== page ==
Cigarette Tax Eyed To Fund Health Care Costs
Smokers in Vermont could soon be paying more for a pack of cigarettes, as House leaders eye a 50 cent per pack tax increase to help pay for several health care programs.
The cigarette tax increase is on the table as an alternative to a tax plan proposed by Gov. Peter Shumlin in January.
At the beginning of the session, Shumlin proposed doubling a tax on all health care claims as a way to help pay for the ongoing operations of the state’s new health care exchange and several other health related programs. This tax was expected to raise around $14 million.
House leaders disliked the plan right from the start because they’re convinced that the tax will be immediately passed along to consumers by the insurance companies. So for the past few weeks, they’ve been trying to balance the state budget for next year without using any new tax revenue.
But making cuts to fill the $14 million gap has proven to be very difficult, so the House Ways and Means committee is now considering a plan to raise roughly $5 million in new revenue.
One of the leading candidates for the tax hike is the tobacco tax. Currently the state tax on cigarettes is two dollars and 62 cents a pack. House Speaker Shap Smith would like to increase it by 50 cents.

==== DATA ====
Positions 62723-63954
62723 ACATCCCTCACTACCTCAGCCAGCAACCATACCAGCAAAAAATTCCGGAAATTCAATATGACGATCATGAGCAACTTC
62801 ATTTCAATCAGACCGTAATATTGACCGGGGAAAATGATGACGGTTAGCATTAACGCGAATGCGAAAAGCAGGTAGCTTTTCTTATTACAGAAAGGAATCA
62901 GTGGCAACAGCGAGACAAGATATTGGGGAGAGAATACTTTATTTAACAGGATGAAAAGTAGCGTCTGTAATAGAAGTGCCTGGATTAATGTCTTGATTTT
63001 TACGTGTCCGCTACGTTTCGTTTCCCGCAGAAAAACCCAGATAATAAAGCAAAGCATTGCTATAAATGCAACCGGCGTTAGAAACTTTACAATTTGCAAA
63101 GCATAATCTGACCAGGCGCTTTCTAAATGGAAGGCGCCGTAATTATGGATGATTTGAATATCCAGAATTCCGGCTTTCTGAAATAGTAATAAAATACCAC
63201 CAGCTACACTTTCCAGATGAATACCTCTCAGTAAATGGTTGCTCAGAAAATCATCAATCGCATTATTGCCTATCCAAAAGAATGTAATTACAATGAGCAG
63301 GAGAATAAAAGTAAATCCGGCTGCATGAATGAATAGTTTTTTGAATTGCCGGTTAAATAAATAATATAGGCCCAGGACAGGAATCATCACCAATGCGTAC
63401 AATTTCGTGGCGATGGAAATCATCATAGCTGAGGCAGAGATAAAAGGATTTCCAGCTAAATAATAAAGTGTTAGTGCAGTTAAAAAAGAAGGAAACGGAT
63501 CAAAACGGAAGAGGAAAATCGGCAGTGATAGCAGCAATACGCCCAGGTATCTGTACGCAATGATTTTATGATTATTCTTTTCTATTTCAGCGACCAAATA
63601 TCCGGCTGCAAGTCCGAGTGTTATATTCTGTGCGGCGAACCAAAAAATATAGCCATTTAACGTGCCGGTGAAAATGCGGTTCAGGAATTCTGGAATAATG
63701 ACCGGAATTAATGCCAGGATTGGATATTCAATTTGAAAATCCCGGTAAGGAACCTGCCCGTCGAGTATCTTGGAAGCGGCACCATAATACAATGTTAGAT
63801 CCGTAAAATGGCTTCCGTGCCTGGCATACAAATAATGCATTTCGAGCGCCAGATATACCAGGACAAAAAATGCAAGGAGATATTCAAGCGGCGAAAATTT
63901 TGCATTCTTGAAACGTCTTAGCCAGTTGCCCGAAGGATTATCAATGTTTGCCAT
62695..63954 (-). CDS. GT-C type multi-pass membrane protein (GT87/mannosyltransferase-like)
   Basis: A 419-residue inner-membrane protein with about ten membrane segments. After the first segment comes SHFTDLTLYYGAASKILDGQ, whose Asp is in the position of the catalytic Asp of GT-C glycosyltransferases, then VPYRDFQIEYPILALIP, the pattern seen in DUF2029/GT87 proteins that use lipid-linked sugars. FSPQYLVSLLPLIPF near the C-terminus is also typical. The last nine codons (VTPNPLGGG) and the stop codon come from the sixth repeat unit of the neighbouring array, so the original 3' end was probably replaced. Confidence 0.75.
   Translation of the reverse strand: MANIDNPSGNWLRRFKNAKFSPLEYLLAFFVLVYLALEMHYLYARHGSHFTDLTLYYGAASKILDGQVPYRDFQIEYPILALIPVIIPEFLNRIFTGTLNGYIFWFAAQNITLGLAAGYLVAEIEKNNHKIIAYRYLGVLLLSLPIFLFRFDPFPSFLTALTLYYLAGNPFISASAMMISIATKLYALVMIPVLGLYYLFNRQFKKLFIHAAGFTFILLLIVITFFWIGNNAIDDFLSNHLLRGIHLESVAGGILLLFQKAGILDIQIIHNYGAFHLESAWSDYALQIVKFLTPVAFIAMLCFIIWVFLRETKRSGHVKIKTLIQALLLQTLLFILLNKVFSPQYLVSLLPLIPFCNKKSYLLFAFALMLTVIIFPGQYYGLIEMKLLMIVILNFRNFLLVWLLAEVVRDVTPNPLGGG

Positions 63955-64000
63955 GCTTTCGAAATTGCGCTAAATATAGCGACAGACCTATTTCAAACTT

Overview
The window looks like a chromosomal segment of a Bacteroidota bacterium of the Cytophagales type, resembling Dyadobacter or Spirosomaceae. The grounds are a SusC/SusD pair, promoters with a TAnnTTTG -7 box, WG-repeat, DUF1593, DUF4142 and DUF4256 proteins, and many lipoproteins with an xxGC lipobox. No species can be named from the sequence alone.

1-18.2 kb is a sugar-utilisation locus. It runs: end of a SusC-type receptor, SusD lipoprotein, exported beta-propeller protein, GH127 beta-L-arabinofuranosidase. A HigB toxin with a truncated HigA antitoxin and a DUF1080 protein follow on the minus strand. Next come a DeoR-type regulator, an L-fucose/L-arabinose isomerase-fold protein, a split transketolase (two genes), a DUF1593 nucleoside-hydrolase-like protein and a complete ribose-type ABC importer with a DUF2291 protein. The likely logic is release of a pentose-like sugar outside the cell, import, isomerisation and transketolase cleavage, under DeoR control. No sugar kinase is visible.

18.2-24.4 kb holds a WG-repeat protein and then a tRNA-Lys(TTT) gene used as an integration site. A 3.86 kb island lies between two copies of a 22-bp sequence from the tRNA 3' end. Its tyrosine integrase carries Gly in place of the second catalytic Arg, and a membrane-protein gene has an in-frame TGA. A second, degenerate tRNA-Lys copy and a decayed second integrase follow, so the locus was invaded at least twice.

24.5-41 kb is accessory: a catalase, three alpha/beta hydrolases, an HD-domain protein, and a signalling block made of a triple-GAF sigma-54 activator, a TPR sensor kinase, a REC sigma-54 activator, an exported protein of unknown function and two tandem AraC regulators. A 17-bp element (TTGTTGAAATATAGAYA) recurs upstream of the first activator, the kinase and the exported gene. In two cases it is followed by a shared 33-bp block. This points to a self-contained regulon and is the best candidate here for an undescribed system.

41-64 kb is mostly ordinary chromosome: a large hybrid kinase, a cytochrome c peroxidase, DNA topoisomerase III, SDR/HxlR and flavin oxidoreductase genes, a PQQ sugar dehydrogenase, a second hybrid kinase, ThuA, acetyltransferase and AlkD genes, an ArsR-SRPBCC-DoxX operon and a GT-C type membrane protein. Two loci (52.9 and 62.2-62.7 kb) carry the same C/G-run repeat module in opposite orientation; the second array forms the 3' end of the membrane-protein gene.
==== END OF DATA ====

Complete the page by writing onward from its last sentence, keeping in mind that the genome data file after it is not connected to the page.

"Because people who smoke are costing the system money in the long run because they tend to have worse health care issues." - House Speaker Shap Smith, supporting a cigarette tax increase to pay for several health related programs.
“The point of actually using the cigarette tax for basically supporting health care costs which is what we would be using it for actually seems to make sense to me,” said Smith. “Because people who smoke are costing the system money in the long run because they tend to have worse health care issues.”
Smith says increasing the tobacco tax makes much more sense than imposing a tax on health care claims.
“So I like the idea of raising the cigarette tax and using it for health care costs rather than raising a tax on the cost of health care services to roll it back into health care costs,” said Smith.
Lawmakers last raised the tobacco tax in 2011 by 38 cents a pack, and, at the time, Gov. Shumlin was critical of the plan. He said smokers would flock to New Hampshire to purchase cigarettes at a lower price and that Vermont would lose tax revenue. Smith is not concerned about this possible outcome and he hopes the tax increase will encourage some people to stop smoking.
“So my view is that if we impose a tax that has less cigarettes being sold that’s actually a good thing,” he said. “I don’t think that we should be worried about less cigarettes being sold we want people to smoke less cigarettes.”
The Vermont Lung Association would like to see the tobacco tax raised well beyond the House proposal. The Association says raising the tax by $1.25 a pack is the single most effective way to reduce youth smoking. However, it’s unlikely that lawmakers will support this plan.